|By Admin1 (admin) on Monday, May 26, 2003 - 1:06 pm: Edit Post|
Kazakhstan -- This guy is there right now
Kazakhstan -- This guy is there right now
Kazakhstan -- This guy is there right now
by Jeremy Beer
There's this guy. This guy, Jeremy Beer, is a blood brother of the raging face. The raging face lives in America, but this guy, this blood brother, this guy, lives in Kazakhstan, over not too far from Afghanistan and Russia and other places like that. He's in the Peace Corps. He's in the picture below, but he is not the guy with the straight black hair that the other guy with glasses is holding. He is the guy with glasses.
As I write I am just returning from the store where I buy food and light bulbs. Today I bought 10 eggs (no dozens here), some yogurt, and what I think is mustard. I was going to buy some jam, but I couldn’t remember the word for Jam in Russian, so I decided to do without it. My friend Olga was working the cash register, and as she slapped the wooden discs of her abacus back and forth (supposedly calculating what I owed for my groceries), she asked how I liked life in Lisakovsk. What were my impressions of the weather (-28 Celsius today)? How did I like Russian women? There was one more question, but I couldn’t figure out what she was saying. I just told her that I absolutely loved all three of the things she was asking about, and she laughed a little bit as she smiled. “Sem-desiat piat Tenge” she said, and I fumbled through a handful of change. She reached over the counter and picked out 80 Tenge from my hand, the equivalent of 51 American cents. Fair enough, I thought. As I packed my goods into the plastic bag I was carrying,
I thanked Olga for her help, wished her a Happy New Year, and headed out into the winter night.
Jogging out of the store and into the cold, I noticed that a light snow had begun to fall. What had started as just a dusting of snow earlier that afternoon had accumulated into a good snowfall. As I trudged towards home, I had to struggle to see past the flakes of snow stuck to my glasses. My fur collared jacket was zipped up to my cheeks and my brand new mink “chapka” was perched firmly on my head, yet the cold still found a way to get in. Nevertheless, It occurred to me that it was somehow fun to be walking through this storm with my plastic bag full of groceries. Feeling inspired, I turned off my usual path and decided to take the long way home. This “long way home” simply involves a detour through the town’s park, but it always represents something of an adventure. As I entered the gates of the park, Ipassed by the Soviet era tanks and canons decorating the entrance area. For some reason I’ve taken to gently patting these war relics as I pass, perhaps hoping that if I win their affection, they won’t hurt me.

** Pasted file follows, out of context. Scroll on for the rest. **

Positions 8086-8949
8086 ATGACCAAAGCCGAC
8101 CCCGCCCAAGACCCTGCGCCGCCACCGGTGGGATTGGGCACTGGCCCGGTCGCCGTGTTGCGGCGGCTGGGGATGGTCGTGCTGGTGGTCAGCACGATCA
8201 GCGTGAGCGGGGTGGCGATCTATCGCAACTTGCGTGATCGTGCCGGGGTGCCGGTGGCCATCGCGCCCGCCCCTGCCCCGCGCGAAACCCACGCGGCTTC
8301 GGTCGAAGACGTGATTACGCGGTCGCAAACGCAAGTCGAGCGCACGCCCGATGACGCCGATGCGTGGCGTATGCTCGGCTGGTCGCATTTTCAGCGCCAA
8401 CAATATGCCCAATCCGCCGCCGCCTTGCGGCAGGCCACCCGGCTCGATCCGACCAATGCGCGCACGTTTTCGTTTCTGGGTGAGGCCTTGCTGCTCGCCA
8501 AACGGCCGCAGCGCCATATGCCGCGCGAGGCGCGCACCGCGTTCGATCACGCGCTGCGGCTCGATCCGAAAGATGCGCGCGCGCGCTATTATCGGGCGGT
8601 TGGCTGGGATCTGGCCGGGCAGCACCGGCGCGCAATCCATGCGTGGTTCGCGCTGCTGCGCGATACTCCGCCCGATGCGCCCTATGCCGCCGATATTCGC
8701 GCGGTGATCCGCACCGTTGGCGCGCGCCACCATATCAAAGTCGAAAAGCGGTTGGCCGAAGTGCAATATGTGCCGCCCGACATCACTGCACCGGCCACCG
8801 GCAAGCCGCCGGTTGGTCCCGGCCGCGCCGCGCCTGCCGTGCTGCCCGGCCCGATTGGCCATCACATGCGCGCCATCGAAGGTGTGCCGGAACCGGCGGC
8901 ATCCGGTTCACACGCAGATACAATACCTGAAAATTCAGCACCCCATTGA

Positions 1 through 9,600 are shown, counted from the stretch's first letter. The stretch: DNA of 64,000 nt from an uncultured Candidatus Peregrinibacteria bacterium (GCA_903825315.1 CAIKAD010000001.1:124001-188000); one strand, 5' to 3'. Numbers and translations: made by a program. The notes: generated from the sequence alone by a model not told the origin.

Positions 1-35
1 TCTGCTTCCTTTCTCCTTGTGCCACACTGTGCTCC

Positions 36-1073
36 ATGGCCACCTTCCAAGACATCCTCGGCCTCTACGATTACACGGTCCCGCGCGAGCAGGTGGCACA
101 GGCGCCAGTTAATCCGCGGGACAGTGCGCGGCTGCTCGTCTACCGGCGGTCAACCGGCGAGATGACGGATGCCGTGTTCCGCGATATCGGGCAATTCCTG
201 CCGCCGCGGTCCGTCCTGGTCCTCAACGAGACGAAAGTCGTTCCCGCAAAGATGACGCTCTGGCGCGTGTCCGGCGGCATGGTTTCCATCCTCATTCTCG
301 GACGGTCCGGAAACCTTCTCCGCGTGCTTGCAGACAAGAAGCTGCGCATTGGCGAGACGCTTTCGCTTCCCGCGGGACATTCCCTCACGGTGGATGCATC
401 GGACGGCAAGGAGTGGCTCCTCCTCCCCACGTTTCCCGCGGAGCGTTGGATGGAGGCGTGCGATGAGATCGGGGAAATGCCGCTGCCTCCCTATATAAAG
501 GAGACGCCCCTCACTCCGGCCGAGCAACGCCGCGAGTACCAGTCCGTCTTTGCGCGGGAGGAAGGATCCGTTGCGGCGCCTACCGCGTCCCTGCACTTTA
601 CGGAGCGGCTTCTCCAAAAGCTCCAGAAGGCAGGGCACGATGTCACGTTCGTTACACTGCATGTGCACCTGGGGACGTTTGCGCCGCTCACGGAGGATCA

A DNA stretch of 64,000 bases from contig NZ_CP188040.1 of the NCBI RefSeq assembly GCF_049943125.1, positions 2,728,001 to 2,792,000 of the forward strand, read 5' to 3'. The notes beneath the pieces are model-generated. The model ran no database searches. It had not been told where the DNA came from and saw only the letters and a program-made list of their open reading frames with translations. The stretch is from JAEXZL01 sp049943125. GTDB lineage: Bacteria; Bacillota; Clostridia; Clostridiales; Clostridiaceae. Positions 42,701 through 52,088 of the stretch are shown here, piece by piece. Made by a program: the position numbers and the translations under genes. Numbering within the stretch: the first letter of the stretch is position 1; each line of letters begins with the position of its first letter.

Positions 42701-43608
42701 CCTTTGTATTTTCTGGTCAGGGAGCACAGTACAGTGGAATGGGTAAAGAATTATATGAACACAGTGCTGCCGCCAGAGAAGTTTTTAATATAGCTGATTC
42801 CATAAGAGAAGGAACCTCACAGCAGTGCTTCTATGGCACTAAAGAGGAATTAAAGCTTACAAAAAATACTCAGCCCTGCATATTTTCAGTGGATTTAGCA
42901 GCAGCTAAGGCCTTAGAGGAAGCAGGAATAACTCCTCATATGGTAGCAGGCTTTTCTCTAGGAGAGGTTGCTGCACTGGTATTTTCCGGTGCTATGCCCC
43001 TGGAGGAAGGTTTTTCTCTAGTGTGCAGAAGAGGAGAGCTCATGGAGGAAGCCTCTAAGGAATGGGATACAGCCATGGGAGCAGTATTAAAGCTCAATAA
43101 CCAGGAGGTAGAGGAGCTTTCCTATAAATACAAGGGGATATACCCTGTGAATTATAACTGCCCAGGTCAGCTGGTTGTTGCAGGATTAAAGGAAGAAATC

With a few pats I was on my way, free to think about more important issues like my mink “chapka” hat and why it didn’t have earflaps. This chapka is a Russian phenomenon of sorts. Think of it as a cake shaped fur hat. I think that is the best way to imagine it. A hollow fur cake worn on one’s head. Now, there are apparently obvious differences between a man’s chapka and a women’s chapka, but I have yet to figure the whole thing out. My lack of understanding in the matter was a great source of amusement for the young women who sold me my chapka. I tried on a number of different models in the second hand store where I bought the hat, but the one I really liked was made of fox fur. The woman working behind the counter refused to sell it to me. She said that unless I was going to give it to my girlfriend, I could not buy it (ha ha). I told her that I suspected my girlfriend had little need for a fur hat in West Africa, to which she replied, “one never knows”. I conceded that that was not a bad point. The whole affair must have been like man rolling into Macy’s saying that he wants to buy a suit, but demanding that the evening gown he had picked out was quite obviously the best suit in the store. The only difference is that the people at Macy’s probably would have let me buy the fox fur chapka. In the end, I bought a different, distinctly male chapka for $3.00 (and got them to throw in another rabbit fur chapka for half price). I’ve been wearing these hats ever since. My only problem is that, once again, the thing doesn’t cover one’s ears. How can that be? While your head reaps the benefits of the fur cake, the ears are left to suffer. Walking through the park, with the wind and snow blowing, I began rubbing my ears vigorously to see if they might in fact fall off. I decided that people here obviously didn’t appreciate their ears enough, ignoring them with their silly hats.